We all have our flaws and our inexcusable shortcomings– Mormons as well as non-Mormons. We sometimes offend or injure others, ignorantly or thoughtlessly or sometimes even maliciously. Mormons as well as non-Mormons. These failings can make religious fellowship difficult– painful rather than uplifting, as it should be. In recent discussions on this blog, people have shared painful experiences they have had in the church. It is impossible, I think, not to be moved by some of these experiences.
Sometimes a person will conclude that participation in church is more of a hindrance than a benefit, and that they would be better off just going their own way– nurturing their faith on their own, perhaps, trying to live a Christ-like life, but not subjecting themselves to the offense and pain they encounter in church settings.
Sometimes I’m of that mind myself. So I definitely can sympathize with that choice. I can’t say that it is necessarily wrong for everyone.
Even so, I think the scriptures are clear that this is not by and large what the Lord wants us to do. He wants us to gather together in twos and threes and more in His name, to worship and to strengthen each other. My own experience suggests that this is the preferred course. It demands patience, often, and humility. But flawed as we are, we need each other.
Sunday before last, I participated in an LDS worship service at Donovan State Prison. I had prepared a talk, and Brother Birch had prepared a lesson, but since it was the first Sunday of the month we decided to try starting off by inviting the brothers to share their testimonies if they wanted to. We never got to the talk or the lesson. Not everyone spoke (and some feel uncomfortable speaking in English), but those who did took up the entire two hours. And believe me, the talk and the lesson were not missed.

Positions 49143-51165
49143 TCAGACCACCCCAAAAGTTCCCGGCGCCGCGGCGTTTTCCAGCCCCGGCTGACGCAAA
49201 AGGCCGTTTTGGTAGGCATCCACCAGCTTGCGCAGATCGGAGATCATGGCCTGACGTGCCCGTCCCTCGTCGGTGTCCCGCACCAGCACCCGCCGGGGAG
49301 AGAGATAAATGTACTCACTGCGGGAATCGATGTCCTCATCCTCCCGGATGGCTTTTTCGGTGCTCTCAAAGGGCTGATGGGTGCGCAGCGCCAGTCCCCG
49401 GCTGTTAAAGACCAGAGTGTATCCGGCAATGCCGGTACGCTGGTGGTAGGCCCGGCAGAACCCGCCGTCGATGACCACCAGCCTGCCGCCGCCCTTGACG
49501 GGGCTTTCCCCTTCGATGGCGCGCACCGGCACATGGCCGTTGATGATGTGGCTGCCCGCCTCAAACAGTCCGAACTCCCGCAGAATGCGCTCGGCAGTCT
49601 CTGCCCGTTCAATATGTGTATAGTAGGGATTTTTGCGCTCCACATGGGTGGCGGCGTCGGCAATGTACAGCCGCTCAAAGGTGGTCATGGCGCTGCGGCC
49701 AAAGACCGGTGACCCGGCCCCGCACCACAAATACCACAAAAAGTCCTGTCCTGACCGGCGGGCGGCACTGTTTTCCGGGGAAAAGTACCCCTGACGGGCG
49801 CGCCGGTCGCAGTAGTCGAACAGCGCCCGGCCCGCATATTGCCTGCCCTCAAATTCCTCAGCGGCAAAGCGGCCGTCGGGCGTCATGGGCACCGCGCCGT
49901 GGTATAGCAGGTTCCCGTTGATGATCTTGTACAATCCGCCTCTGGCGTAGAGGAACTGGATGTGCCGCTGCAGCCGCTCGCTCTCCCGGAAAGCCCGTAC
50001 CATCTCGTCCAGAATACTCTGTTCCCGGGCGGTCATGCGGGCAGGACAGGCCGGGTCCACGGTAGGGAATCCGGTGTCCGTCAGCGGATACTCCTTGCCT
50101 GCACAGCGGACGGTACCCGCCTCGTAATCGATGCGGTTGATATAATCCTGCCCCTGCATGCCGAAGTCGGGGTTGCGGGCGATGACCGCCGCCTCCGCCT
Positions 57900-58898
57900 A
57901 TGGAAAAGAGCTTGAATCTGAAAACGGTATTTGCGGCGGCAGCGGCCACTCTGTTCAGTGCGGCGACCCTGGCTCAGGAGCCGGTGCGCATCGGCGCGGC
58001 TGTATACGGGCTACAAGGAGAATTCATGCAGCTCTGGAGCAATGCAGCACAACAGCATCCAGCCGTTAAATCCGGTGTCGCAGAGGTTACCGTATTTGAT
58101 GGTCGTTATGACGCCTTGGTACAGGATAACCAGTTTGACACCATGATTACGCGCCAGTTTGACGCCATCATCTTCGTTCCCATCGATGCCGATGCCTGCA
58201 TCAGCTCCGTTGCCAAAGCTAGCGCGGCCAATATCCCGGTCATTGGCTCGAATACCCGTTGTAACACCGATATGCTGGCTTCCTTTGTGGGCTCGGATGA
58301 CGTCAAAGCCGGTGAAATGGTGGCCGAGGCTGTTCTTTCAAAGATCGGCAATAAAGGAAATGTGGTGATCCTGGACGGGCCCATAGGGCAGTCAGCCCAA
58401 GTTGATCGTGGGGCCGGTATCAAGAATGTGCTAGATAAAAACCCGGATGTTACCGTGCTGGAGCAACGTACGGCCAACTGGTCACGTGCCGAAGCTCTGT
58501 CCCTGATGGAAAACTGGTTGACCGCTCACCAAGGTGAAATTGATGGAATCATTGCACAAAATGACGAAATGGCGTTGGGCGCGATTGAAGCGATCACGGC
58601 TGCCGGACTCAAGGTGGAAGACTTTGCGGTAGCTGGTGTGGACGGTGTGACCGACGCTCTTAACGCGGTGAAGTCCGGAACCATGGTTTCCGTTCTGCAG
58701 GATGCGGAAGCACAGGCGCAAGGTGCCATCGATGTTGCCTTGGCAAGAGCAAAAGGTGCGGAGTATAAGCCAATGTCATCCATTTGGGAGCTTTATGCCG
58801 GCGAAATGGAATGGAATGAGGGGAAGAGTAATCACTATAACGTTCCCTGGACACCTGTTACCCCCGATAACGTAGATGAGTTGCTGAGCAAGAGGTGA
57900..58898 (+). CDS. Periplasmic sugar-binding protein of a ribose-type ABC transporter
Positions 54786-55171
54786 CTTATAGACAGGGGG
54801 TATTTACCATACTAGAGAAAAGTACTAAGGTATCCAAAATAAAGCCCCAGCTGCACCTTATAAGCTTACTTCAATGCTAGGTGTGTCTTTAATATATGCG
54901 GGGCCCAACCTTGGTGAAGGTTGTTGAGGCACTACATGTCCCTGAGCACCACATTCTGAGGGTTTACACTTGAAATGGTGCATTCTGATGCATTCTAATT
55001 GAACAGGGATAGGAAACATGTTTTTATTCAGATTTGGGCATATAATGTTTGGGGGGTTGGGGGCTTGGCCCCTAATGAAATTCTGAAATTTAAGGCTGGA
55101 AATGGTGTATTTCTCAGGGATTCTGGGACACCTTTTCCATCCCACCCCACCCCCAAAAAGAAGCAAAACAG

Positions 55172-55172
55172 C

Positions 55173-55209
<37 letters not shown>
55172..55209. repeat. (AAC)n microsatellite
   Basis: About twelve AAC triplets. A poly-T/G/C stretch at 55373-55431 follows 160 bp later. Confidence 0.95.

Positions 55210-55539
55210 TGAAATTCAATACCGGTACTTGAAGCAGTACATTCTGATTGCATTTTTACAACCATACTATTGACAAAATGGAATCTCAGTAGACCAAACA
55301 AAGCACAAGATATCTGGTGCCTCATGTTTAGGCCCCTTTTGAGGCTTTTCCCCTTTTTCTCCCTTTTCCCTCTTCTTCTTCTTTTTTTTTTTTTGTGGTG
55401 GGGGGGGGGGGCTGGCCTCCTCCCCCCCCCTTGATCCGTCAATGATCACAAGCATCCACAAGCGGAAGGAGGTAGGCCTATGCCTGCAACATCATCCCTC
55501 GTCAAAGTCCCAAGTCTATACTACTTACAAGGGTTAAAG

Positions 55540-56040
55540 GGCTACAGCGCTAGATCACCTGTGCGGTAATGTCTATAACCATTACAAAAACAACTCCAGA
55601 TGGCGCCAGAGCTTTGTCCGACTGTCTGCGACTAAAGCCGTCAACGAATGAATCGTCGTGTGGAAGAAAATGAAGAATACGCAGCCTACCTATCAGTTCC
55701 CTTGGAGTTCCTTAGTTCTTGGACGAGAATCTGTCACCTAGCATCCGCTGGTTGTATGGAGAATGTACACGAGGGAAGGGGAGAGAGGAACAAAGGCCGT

To my surprise, Brother Birch asked me to lead off. I hadn’t collected any thoughts and, to be honest, I haven’t been feeling especially strong in the faith lately; and I think that came across in what I said. One brother immediately followed by saying, very respectfully, that he understood but didn’t share in some of my doubts. He bore a strong testimony of the Gospel, and of the Book of Mormon in particular. Others followed, mostly in a similar spirit.
Several of the brothers had had no experience with the Church of Jesus Christ of Latter-day Saints before coming to Donovan, but they have found a spiritual home in our services. One of these brothers shared, in more evangelical language, how a Protestant pastor had helped him “come to Christ” while in the prison, and how that commitment had changed his life and eventually led him to our services, where he feels he belongs. He expressed his gratitude for the Book of Mormon as well. When he gets out (and at this point, if I recall correctly, he is looking at something like 25 more years in prison), he hopes to become a member.
All of these people have undoubtedly caused suffering to others, and most have probably experienced more than their fair share of abuse and suffering. Some of that came out in the testimonies. Our surroundings were pretty dingy, even grim. And yet here, as we gathered together in Jesus’s name, the Lord’s spirit was almost palpably present in helping us to strengthen each other. My own faltering faith was reenforced and sustained.
My apologies for the didactic tone of this post. Nothing I’ve reported here will seem the least bit novel to any readers of this blog. I only hope that sharing or remembering experiences like this may help me and others to attempt what is needed to maintain our fellowship even despite the frequent and sometimes egregious human failings that we inevitably encounter.